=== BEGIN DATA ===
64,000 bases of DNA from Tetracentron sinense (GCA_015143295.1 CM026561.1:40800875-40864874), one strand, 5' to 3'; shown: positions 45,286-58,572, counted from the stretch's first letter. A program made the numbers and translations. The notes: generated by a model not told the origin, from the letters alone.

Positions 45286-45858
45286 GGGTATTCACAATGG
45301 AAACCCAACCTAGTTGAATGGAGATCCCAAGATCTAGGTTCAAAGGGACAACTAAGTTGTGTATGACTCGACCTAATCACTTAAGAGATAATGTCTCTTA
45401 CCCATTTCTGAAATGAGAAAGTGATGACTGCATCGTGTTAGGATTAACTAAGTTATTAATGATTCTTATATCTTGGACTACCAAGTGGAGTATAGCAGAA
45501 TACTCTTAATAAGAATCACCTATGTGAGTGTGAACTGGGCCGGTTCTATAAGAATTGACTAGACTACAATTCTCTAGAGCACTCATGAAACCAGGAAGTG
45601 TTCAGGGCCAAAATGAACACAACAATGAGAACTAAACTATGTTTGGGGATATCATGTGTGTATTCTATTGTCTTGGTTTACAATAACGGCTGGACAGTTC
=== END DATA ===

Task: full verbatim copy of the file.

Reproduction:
64,000 bases of DNA from Tetracentron sinense (GCA_015143295.1 CM026561.1:40800875-40864874), one strand, 5' to 3'; shown: positions 45,286-58,572, counted from the stretch's first letter. A program made the numbers and translations. The notes: generated by a model not told the origin, from the letters alone.

Positions 45286-45858
45286 GGGTATTCACAATGG
45301 AAACCCAACCTAGTTGAATGGAGATCCCAAGATCTAGGTTCAAAGGGACAACTAAGTTGTGTATGACTCGACCTAATCACTTAAGAGATAATGTCTCTTA
45401 CCCATTTCTGAAATGAGAAAGTGATGACTGCATCGTGTTAGGATTAACTAAGTTATTAATGATTCTTATATCTTGGACTACCAAGTGGAGTATAGCAGAA
45501 TACTCTTAATAAGAATCACCTATGTGAGTGTGAACTGGGCCGGTTCTATAAGAATTGACTAGACTACAATTCTCTAGAGCACTCATGAAACCAGGAAGTG
45601 TTCAGGGCCAAAATGAACACAACAATGAGAACTAAACTATGTTTGGGGATATCATGTGTGTATTCTATTGTCTTGGTTTACAATAACGGCTGGACAGTTC